Photo credit: www.wheels24.co.za
HumanIPO reported in December that Judge Louis Vorster’s judgement endorsed the Government’s decision to toll Gauteng’s freeways despite the overwhelming rejection of the tolling by motorists and society.
OUTA then promised they would not give up the fight against e-tolling, but today will see whether they sink or swim. The organisation already suffered a legal blow when Judge Vorster ordered it to cover the government’s legal costs incurred at both the High and Constitutional Courts.
OUTA will be expected to pay these fees, which amounts to millions of rand, in February due to a parliamentary process. Wayne Duvenage, the organisation’s chairman said they would almost certainly make an appeal against the costs order.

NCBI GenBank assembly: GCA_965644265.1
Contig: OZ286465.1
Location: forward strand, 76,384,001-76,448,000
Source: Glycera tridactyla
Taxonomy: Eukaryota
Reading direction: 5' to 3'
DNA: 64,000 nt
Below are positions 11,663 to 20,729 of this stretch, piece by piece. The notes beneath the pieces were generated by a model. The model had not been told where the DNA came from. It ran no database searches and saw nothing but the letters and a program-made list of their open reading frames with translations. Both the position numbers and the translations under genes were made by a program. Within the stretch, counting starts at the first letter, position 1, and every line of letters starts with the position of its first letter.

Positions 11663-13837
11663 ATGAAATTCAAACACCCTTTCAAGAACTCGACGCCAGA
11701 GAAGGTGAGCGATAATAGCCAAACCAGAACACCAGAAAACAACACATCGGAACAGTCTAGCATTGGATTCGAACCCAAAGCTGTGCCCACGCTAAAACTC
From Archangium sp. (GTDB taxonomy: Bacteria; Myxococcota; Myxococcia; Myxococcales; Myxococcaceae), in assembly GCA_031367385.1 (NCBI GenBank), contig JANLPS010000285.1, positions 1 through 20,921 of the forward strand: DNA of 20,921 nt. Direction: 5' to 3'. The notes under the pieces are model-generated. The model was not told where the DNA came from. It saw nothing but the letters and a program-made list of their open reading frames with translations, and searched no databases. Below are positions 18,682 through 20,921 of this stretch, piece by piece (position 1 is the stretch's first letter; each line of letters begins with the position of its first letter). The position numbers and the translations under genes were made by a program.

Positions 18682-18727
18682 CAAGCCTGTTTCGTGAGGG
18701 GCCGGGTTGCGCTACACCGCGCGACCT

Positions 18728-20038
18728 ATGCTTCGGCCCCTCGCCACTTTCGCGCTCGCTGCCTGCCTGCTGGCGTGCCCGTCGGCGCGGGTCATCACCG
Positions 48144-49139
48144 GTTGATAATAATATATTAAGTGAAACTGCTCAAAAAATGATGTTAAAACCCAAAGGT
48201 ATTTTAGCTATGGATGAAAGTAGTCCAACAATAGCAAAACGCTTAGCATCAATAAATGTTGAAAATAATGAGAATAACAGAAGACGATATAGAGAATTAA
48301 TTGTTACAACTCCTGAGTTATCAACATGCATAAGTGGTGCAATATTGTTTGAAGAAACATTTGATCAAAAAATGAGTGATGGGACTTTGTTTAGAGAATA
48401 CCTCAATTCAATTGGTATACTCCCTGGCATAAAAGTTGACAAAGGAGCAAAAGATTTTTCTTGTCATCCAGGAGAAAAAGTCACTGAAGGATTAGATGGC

“We believe it is a very harsh penalty to place on society. Government has all the money, all our taxes, to fight these cases. We’ve got nothing. We’ve been going to the public to get the funds for this,” said Duvenage who believes they have a strong case despite an earlier ruling by the Constitutional Court.
The Gauteng High Court’s ruling in favour of the e-tolling has allowed South African National Roads Agency Limited (SANRAL) to begin its controversial project and switch on all the gantries.
Check HumanIPO for more updates on this story.